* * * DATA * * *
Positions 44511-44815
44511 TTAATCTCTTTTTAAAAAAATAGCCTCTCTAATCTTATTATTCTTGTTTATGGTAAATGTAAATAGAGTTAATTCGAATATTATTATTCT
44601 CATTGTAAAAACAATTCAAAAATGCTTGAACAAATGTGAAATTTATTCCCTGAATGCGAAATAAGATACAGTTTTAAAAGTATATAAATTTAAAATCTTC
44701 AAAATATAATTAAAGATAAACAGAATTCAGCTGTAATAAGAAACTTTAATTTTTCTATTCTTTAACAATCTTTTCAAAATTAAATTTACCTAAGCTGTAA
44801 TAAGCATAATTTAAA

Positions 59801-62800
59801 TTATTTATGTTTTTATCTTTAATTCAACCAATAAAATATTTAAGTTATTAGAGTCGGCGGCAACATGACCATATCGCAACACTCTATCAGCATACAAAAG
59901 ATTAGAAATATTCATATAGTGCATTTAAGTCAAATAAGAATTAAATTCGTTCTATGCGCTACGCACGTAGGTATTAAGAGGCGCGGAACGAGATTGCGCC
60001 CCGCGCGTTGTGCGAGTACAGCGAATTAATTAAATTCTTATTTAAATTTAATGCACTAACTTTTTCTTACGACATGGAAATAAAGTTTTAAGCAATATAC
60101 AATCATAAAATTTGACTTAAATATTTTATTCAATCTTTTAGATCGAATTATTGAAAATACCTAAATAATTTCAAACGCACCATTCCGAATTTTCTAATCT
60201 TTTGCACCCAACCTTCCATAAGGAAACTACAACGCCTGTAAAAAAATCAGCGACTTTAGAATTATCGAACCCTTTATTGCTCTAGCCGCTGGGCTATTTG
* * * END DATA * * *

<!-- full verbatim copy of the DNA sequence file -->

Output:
Positions 44511-44815
44511 TTAATCTCTTTTTAAAAAAATAGCCTCTCTAATCTTATTATTCTTGTTTATGGTAAATGTAAATAGAGTTAATTCGAATATTATTATTCT
44601 CATTGTAAAAACAATTCAAAAATGCTTGAACAAATGTGAAATTTATTCCCTGAATGCGAAATAAGATACAGTTTTAAAAGTATATAAATTTAAAATCTTC
44701 AAAATATAATTAAAGATAAACAGAATTCAGCTGTAATAAGAAACTTTAATTTTTCTATTCTTTAACAATCTTTTCAAAATTAAATTTACCTAAGCTGTAA
44801 TAAGCATAATTTAAA

Positions 59801-62800
59801 TTATTTATGTTTTTATCTTTAATTCAACCAATAAAATATTTAAGTTATTAGAGTCGGCGGCAACATGACCATATCGCAACACTCTATCAGCATACAAAAG
59901 ATTAGAAATATTCATATAGTGCATTTAAGTCAAATAAGAATTAAATTCGTTCTATGCGCTACGCACGTAGGTATTAAGAGGCGCGGAACGAGATTGCGCC
60001 CCGCGCGTTGTGCGAGTACAGCGAATTAATTAAATTCTTATTTAAATTTAATGCACTAACTTTTTCTTACGACATGGAAATAAAGTTTTAAGCAATATAC
60101 AATCATAAAATTTGACTTAAATATTTTATTCAATCTTTTAGATCGAATTATTGAAAATACCTAAATAATTTCAAACGCACCATTCCGAATTTTCTAATCT
60201 TTTGCACCCAACCTTCCATAAGGAAACTACAACGCCTGTAAAAAAATCAGCGACTTTAGAATTATCGAACCCTTTATTGCTCTAGCCGCTGGGCTATTTG